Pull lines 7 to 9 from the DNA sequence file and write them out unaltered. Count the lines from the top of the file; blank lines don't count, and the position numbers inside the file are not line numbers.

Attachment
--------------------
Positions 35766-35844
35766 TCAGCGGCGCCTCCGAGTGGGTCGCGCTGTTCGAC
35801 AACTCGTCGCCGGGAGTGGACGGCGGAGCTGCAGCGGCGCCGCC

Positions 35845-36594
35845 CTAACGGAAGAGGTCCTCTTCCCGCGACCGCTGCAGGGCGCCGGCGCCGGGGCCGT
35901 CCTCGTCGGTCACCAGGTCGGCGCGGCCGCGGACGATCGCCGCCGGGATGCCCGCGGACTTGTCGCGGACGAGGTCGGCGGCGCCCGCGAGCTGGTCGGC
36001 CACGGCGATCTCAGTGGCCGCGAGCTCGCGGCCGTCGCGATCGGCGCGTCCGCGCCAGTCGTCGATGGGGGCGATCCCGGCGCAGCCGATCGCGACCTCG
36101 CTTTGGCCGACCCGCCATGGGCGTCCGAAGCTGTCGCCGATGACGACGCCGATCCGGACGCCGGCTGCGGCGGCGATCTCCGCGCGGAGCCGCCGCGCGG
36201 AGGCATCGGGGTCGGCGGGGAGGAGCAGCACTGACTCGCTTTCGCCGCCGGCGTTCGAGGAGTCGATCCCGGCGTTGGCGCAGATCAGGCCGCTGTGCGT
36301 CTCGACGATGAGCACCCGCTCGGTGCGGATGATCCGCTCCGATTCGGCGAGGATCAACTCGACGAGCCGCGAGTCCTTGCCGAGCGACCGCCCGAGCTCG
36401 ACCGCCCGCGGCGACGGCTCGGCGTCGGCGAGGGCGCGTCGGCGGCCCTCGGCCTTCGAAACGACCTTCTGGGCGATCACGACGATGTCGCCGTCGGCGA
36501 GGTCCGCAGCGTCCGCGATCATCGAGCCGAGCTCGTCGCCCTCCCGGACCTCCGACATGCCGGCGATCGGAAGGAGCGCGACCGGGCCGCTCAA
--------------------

36001 CACGGCGATCTCAGTGGCCGCGAGCTCGCGGCCGTCGCGATCGGCGCGTCCGCGCCAGTCGTCGATGGGGGCGATCCCGGCGCAGCCGATCGCGACCTCG
36101 CTTTGGCCGACCCGCCATGGGCGTCCGAAGCTGTCGCCGATGACGACGCCGATCCGGACGCCGGCTGCGGCGGCGATCTCCGCGCGGAGCCGCCGCGCGG
36201 AGGCATCGGGGTCGGCGGGGAGGAGCAGCACTGACTCGCTTTCGCCGCCGGCGTTCGAGGAGTCGATCCCGGCGTTGGCGCAGATCAGGCCGCTGTGCGT